A. Pevia I

         In Pevia I, the court previously summarized plaintiff's complaint, as follows, ECF 12 at 1-2:

Plaintiff, a State inmate incarcerated at the North Branch Correctional Institution (“NBCI”), filed a civil rights complaint against Wexford Health Source[s], Inc., Dr. Ashraft [sic], and Dr. Barrea, alleging that defendants denied him constitutionally adequate medical care when they failed to prescribe Harvoni to treat plaintiff's chronic Hepatitis C infection (“HCV”). ECF 1 at 1-3. Plaintiff's complaint, dated May 30, 2016, seeks damages as well as injunctive relief. ECF 1 at 3. Accompanying his complaint is his motion for emergency injunctive relief. ECF 2.[2]
Plaintiff indicates that in 2012, he began treatment for HCV with Interpheron but did not tolerate the side effects of the treatment well and discontinued same. Id. at 5. He states that he was advised by the chronic case nurse ”Becca” that when he was ready to complete the treatment he could request to resume same. ECF 1 at 1-3.
In 2015, plaintiff learned that Interpheron therapy had been discontinued as the treatment for HCV and that a new treatment, Harvoni, was available. Id. He was advised that Harvoni only required 6-8 weeks of treatment and had fewer side effects. Id. Plaintiff requested to be provided Harvoni to treat his HCV. Id.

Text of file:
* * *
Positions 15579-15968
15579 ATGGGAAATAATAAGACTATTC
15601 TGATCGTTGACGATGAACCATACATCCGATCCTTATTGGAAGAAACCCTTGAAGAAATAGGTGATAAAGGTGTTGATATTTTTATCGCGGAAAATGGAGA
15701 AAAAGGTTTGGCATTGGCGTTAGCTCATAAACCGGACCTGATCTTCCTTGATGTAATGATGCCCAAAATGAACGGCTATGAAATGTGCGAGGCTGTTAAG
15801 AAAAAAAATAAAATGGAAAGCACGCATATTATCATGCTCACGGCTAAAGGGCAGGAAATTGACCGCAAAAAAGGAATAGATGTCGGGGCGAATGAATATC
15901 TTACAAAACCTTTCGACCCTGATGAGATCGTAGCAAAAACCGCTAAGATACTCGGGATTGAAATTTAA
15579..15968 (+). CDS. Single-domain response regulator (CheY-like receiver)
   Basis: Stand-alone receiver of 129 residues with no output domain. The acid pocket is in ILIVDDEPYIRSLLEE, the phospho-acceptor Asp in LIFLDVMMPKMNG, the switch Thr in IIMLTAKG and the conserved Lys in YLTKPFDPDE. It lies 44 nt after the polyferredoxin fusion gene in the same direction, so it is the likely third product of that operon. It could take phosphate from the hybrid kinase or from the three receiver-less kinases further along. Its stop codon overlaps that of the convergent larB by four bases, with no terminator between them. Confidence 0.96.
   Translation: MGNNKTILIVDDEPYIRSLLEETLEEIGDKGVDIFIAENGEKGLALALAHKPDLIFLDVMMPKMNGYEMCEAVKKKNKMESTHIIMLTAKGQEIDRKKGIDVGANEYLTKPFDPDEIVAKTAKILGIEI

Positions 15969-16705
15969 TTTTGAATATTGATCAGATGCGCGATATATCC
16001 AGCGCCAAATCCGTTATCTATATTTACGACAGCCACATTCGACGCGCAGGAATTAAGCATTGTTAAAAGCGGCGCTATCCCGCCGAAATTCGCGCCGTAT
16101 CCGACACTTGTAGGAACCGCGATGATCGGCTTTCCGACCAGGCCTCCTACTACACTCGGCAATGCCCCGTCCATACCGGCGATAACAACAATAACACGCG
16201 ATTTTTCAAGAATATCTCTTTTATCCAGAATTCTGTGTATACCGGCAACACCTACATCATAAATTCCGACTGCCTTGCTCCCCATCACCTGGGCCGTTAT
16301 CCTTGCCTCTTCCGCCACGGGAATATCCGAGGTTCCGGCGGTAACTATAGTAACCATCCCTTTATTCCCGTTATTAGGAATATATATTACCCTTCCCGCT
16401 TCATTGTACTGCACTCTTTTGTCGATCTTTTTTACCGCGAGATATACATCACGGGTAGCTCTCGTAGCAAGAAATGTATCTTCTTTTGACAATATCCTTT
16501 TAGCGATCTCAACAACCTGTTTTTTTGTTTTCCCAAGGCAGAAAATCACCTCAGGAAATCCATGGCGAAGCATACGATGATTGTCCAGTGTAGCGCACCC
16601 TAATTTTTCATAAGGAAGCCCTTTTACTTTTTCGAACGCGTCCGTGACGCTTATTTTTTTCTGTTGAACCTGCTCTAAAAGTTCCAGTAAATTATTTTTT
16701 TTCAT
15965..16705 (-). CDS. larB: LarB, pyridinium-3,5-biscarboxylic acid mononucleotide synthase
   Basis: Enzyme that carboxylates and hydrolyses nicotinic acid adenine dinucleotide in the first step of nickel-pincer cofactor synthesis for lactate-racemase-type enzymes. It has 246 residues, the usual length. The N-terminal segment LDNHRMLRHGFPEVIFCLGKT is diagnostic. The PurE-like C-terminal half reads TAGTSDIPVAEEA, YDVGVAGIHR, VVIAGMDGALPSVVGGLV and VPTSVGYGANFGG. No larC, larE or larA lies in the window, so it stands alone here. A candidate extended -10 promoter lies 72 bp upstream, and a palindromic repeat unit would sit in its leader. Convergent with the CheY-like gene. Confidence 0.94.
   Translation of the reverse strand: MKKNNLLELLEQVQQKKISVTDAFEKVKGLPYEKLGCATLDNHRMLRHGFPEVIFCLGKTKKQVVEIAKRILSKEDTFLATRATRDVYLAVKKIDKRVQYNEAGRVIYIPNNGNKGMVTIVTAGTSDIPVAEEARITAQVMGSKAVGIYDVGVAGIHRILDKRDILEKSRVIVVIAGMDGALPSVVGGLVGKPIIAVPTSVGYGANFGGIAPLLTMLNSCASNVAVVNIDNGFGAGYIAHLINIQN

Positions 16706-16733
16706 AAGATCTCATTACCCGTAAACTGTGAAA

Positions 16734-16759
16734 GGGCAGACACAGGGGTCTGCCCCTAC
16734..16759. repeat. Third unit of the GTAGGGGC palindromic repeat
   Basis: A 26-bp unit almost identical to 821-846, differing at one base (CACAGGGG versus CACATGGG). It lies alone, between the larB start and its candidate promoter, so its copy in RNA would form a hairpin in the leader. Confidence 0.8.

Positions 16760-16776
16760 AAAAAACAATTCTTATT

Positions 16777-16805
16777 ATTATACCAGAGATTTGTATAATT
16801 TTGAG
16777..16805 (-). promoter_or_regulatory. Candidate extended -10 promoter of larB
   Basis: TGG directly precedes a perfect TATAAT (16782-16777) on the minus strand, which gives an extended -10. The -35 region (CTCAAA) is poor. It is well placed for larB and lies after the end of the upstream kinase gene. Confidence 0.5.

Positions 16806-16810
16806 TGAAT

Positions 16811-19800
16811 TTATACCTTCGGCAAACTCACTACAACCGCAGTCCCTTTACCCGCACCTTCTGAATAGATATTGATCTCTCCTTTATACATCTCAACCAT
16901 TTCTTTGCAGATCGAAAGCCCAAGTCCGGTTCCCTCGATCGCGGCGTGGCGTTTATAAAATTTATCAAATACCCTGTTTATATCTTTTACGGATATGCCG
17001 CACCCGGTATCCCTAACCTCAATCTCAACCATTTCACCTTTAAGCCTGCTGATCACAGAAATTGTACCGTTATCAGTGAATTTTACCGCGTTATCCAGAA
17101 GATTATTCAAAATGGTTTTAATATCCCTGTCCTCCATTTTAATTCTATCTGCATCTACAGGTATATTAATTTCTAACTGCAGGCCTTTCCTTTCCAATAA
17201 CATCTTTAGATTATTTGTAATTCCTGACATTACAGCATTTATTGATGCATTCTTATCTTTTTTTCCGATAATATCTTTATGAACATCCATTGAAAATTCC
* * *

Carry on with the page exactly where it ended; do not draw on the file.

Several months passed with no treatment. Id. at 5-6. Plaintiff states that during this time he began to experience symptoms of his HCV infection, including soreness on his right side, yellowing of the eyes, and loss of energy. Id. at 6. He wrote several sick calls slips requesting to be seen by medical staff but they were not addressed. Id.
On May 9, 2016, plaintiff submitted an administrative remedy (“ARP”) regarding the lack of treatment for his HCV. Id. Plaintiff was advised that the prison was treating patients in order of those with the “highest level” beginning with level 4; once all those at level 4 were treated the next highest level would be treated. Id. Plaintiff expressed his concern that if medical staff waited to treat him, by the time he would receive treatment he would be one of the highest levels and would suffer greater damage to his liver. Id. at 6-7.

         B. Pevia II